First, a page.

For India’s Rural Poor, Growing Towns Matter More Than Growing Cities
John Gibson (),
Gaurav Datt (),
Rinku Murgai and
Martin Ravallion ()
World Development, 2017, vol. 98, issue C, 413-429
We demonstrate that it is theoretically ambiguous whether growth of cities matters more to the rural poor than growth of towns. We then test empirically whether the economic growth of India’s secondary towns mattered more to recent rural poverty reduction than did growth of the big cities. Satellite observations of night lights are used to measure urban growth on both extensive and intensive margins in the context of a spatial Durbin fixed-effects model of poverty measures for rural India, calibrated to a panel of 59 regions observed four times over 1993–2012. Lit area expansion had more effect on rural poverty measures than did intensive margin growth in terms of the brightness of light from urban areas. For India’s current stage of development, growth of secondary towns may do more to reduce rural poverty than does big city growth although our theoretical model suggests that cities may eventually take over from towns as the drivers of rural poverty reduction.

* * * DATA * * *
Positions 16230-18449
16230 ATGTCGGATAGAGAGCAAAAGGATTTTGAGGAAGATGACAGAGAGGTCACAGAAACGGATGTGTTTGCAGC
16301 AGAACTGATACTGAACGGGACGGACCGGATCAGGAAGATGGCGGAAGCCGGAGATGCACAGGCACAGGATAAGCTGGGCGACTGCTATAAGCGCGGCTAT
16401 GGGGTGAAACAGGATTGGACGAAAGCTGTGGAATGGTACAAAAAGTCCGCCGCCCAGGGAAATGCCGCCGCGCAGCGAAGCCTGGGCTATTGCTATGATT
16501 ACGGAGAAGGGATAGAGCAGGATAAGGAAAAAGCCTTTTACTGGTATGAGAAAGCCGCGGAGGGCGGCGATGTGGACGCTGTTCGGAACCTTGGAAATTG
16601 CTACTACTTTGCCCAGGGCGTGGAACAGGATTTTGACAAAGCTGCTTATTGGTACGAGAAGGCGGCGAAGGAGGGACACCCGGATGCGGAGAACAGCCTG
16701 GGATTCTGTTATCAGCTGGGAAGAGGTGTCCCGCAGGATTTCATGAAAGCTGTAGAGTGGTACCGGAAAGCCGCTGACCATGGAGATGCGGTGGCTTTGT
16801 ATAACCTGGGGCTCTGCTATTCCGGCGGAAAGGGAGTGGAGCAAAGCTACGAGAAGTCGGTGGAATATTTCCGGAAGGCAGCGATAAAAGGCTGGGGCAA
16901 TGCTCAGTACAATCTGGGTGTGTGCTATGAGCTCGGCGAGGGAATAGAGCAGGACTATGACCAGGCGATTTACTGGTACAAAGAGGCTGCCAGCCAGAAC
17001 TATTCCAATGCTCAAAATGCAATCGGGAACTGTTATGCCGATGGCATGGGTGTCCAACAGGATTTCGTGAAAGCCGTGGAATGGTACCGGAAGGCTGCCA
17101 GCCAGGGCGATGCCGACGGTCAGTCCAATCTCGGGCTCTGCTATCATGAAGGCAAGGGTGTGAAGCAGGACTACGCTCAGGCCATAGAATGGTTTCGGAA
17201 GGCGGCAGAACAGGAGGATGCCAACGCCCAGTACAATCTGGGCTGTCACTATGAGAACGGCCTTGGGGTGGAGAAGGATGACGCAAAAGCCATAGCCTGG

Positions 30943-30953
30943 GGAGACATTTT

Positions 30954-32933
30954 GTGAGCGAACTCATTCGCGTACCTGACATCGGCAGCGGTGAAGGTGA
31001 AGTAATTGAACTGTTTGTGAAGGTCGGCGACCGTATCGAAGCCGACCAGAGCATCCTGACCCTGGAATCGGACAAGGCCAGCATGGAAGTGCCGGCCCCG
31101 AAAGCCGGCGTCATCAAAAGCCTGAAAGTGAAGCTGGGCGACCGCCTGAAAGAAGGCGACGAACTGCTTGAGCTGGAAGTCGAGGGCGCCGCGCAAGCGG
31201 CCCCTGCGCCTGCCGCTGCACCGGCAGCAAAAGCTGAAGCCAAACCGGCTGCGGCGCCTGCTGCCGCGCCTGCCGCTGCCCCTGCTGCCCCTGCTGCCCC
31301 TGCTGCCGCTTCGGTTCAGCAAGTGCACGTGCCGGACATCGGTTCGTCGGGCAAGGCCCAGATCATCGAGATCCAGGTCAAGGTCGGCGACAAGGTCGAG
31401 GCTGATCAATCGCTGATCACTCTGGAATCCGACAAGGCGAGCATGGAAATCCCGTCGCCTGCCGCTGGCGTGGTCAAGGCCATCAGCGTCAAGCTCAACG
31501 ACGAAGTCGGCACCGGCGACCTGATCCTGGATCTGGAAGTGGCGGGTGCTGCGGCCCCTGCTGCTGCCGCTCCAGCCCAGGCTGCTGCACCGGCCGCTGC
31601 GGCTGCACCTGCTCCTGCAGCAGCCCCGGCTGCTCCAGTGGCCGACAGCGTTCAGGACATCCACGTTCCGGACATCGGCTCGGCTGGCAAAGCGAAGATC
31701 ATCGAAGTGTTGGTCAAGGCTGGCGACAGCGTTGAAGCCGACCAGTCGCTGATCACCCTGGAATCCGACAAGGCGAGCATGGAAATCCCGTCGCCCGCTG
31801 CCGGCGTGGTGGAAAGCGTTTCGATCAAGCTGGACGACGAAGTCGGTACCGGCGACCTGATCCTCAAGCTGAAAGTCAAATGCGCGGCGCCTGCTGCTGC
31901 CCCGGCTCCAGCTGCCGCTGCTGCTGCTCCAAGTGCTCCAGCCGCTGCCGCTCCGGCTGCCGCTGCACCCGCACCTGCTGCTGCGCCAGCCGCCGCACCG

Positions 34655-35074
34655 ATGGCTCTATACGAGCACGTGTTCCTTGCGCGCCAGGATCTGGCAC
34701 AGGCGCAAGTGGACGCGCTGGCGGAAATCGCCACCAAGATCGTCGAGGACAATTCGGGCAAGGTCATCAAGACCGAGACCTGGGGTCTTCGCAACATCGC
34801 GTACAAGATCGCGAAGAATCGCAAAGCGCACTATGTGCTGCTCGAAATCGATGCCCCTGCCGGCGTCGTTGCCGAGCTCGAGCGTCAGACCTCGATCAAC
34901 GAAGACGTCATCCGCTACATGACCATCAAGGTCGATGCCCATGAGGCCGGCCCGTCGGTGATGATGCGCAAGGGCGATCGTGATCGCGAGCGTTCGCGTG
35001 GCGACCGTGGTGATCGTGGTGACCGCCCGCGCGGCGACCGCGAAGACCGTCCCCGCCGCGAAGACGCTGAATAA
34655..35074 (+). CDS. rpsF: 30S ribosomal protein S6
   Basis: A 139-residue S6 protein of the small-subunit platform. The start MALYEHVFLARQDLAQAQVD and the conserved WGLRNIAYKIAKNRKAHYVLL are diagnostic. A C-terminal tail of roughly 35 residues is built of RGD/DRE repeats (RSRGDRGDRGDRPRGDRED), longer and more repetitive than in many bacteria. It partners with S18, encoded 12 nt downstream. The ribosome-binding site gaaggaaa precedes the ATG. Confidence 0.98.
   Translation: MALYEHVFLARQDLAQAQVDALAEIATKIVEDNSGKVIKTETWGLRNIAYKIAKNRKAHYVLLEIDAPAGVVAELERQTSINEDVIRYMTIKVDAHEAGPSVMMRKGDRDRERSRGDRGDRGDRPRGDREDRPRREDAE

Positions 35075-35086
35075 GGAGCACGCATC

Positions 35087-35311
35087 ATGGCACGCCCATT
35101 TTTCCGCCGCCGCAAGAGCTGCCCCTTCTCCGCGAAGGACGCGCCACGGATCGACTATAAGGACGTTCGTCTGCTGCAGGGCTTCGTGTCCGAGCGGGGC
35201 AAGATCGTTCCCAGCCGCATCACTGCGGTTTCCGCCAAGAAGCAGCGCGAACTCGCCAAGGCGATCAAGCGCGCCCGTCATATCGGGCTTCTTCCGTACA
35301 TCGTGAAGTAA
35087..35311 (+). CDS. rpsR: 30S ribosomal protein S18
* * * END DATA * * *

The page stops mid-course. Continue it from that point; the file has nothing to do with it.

Keywords: cities and towns; luminosity; poverty; spatial Durbin model; India (search for similar items in EconPapers)
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Working Paper: For India's rural poor, growing towns matter more than growing cities (2017)
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Persistent link: https://EconPapers.repec.org/RePEc:eee:wdevel:v:98:y:2017:i:c:p:413-429
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